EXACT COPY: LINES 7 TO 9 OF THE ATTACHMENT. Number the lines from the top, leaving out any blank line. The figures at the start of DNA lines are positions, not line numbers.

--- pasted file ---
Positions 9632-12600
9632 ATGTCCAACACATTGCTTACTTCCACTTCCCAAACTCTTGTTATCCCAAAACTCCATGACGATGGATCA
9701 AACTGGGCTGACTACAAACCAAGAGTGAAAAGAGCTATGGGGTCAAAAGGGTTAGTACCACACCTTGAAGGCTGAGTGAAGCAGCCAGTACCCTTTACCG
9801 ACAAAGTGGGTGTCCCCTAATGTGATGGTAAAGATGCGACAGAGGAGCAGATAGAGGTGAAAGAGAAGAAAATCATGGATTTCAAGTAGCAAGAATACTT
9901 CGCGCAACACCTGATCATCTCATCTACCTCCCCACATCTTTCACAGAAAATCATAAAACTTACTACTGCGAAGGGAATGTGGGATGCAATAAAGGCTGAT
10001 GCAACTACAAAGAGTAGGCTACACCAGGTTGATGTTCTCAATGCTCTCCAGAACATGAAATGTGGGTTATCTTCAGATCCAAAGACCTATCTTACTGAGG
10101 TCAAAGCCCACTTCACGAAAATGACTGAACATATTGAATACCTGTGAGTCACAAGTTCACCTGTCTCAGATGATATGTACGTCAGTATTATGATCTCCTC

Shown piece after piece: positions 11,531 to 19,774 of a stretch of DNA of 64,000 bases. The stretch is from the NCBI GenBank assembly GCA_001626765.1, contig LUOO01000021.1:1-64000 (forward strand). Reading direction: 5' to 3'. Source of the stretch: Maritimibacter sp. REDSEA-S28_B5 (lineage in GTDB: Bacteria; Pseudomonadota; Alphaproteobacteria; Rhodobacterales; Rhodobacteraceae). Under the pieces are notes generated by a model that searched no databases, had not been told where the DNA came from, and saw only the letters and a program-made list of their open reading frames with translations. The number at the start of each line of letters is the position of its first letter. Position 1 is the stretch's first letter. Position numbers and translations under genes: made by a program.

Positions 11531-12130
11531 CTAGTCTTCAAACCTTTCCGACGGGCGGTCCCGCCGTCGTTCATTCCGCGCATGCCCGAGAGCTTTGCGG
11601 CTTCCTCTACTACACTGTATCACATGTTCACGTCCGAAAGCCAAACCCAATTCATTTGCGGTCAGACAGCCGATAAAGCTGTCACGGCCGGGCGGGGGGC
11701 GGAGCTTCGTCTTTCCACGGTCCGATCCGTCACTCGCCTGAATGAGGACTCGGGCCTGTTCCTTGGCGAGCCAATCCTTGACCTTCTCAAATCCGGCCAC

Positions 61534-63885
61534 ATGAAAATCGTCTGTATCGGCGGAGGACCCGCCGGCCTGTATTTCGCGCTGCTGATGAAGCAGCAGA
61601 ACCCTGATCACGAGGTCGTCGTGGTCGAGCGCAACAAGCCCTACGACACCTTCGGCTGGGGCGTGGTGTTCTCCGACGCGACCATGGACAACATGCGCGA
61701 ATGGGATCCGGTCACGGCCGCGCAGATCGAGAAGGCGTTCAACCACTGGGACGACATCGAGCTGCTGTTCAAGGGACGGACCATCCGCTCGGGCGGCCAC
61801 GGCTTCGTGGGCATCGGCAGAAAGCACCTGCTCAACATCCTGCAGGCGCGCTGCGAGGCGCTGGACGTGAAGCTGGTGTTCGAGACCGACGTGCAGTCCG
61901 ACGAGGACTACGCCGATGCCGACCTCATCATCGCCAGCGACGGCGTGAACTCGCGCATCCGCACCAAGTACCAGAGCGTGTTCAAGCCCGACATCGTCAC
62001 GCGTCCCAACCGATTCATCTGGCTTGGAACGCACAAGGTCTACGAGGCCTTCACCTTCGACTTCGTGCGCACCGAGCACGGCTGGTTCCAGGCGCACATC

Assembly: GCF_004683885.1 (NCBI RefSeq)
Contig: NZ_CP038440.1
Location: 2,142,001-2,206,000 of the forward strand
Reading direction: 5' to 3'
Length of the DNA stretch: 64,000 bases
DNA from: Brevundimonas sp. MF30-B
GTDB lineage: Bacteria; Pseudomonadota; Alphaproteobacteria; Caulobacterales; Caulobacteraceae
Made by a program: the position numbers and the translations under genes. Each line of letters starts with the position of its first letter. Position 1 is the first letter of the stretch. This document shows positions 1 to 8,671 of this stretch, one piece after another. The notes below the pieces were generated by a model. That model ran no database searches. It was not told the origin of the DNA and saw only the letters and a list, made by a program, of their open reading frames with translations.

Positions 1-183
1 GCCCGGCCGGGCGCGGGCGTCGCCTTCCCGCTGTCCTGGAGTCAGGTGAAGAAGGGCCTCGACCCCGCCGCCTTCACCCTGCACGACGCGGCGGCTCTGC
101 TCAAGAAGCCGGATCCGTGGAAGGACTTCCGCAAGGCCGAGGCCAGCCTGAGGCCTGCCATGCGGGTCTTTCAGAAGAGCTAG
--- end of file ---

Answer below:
10101 TCAAAGCCCACTTCACGAAAATGACTGAACATATTGAATACCTGTGAGTCACAAGTTCACCTGTCTCAGATGATATGTACGTCAGTATTATGATCTCCTC

Shown piece after piece: positions 11,531 to 19,774 of a stretch of DNA of 64,000 bases. The stretch is from the NCBI GenBank assembly GCA_001626765.1, contig LUOO01000021.1:1-64000 (forward strand). Reading direction: 5' to 3'. Source of the stretch: Maritimibacter sp. REDSEA-S28_B5 (lineage in GTDB: Bacteria; Pseudomonadota; Alphaproteobacteria; Rhodobacterales; Rhodobacteraceae). Under the pieces are notes generated by a model that searched no databases, had not been told where the DNA came from, and saw only the letters and a program-made list of their open reading frames with translations. The number at the start of each line of letters is the position of its first letter. Position 1 is the stretch's first letter. Position numbers and translations under genes: made by a program.

Positions 11531-12130